Methods: This was a prospective longitudinal study of VAD patients and their primary informal caregivers ( = 41 dyads). Data on person-oriented outcomes (Depression: Patient Health Questionnaire-8;Anxiety: Brief Symptom Inventory;QOL: Kansas City Cardiomyopathy Questionnaire for patients, Short Form-36 Physical Component Summary for caregivers) were collected prior to implant and 1 and 3 months post-implant, and were analyzed using parallel process modeling.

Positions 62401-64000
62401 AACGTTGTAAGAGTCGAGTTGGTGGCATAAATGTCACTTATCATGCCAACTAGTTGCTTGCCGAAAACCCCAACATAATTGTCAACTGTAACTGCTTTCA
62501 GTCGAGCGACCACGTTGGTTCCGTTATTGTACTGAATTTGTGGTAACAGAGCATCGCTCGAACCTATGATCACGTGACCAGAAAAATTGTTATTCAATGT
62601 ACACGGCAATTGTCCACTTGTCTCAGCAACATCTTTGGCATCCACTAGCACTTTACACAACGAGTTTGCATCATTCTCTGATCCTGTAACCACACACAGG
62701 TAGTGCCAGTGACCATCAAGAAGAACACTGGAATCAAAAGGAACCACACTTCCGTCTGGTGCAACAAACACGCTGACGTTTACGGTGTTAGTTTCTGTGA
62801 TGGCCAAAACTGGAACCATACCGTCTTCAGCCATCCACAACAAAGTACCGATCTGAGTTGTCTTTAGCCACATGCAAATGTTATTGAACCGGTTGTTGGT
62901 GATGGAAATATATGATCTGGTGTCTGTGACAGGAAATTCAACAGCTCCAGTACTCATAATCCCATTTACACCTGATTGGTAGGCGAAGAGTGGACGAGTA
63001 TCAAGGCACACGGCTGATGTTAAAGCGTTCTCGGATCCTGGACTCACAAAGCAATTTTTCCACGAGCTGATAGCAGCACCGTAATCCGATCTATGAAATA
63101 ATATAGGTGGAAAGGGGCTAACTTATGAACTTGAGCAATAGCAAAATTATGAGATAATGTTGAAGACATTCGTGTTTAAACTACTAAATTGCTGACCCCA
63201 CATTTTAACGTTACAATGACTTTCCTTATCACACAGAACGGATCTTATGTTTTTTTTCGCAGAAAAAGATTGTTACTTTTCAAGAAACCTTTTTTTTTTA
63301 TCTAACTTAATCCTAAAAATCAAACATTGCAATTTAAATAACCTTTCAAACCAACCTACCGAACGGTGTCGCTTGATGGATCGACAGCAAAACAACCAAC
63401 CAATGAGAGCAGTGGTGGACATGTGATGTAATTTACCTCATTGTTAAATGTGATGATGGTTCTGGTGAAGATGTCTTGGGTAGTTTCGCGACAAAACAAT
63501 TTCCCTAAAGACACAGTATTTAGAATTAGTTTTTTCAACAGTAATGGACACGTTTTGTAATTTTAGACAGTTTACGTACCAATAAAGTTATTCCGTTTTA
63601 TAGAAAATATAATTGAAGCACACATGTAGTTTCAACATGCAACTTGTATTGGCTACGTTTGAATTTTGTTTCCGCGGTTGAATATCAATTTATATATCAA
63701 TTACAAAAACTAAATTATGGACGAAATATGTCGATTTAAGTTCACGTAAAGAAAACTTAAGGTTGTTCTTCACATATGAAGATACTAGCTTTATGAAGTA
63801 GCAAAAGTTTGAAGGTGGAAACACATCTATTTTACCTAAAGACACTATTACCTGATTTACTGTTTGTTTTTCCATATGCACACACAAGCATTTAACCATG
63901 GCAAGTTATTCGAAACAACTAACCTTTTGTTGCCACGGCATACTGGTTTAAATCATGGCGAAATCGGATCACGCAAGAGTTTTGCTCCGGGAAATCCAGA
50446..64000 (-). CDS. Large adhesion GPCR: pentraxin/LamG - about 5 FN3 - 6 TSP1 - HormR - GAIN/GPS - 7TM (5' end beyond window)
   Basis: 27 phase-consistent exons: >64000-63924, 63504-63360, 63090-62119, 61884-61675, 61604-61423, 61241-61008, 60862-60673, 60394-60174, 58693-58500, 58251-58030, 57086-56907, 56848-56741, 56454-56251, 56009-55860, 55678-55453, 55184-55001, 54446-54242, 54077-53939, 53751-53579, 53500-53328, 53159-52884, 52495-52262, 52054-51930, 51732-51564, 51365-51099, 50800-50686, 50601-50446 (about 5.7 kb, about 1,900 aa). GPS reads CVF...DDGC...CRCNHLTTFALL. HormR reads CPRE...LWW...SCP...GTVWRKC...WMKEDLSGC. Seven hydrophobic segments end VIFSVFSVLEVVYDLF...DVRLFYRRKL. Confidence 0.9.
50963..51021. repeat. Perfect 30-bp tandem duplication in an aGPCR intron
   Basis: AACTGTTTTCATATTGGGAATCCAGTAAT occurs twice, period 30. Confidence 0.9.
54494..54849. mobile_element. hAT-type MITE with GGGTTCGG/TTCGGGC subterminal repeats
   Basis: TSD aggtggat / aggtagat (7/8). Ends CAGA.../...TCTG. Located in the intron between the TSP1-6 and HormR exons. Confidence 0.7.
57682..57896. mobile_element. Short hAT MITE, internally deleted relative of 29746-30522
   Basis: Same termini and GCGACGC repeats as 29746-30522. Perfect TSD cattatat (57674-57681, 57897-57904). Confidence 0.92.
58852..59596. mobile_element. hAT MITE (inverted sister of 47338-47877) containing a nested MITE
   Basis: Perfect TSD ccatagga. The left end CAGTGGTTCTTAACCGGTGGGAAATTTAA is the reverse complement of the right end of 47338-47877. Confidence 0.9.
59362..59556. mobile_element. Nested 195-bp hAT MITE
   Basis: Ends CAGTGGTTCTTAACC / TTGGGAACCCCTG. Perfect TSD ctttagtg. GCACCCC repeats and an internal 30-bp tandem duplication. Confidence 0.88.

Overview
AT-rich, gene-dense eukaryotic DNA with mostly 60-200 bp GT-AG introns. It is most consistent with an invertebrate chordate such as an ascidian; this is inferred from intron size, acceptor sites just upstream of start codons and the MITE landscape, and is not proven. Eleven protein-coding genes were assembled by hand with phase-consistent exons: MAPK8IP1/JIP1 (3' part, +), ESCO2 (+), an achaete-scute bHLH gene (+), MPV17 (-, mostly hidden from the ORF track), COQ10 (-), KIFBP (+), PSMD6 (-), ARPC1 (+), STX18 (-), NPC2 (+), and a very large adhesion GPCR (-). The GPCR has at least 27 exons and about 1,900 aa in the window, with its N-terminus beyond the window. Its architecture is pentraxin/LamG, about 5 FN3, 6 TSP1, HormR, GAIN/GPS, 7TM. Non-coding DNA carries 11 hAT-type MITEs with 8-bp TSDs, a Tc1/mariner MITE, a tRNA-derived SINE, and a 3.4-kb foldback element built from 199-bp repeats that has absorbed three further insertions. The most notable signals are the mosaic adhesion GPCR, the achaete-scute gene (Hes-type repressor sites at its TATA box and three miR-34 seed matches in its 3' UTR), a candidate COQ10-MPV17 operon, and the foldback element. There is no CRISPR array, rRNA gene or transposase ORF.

Results: While patients on average had clinically meaningful improvements in person-oriented outcomes from pre- to post-implant, caregiver outcomes did not change over time, and affective symptoms remained particularly high. There was substantial variability in responses to VAD for both patients and caregivers, and patient and caregiver affective symptoms and QOL were correlated over time.
Conclusions: This is the first quantitative study of VAD patient-caregiver dyads in modern devices that describes change over time from pre- to post-implant. This work supports the need for future work that studies patients and caregivers together within the context of their relationship and examines variability in responses to VAD therapy, both individually and across patient-caregiver dyads.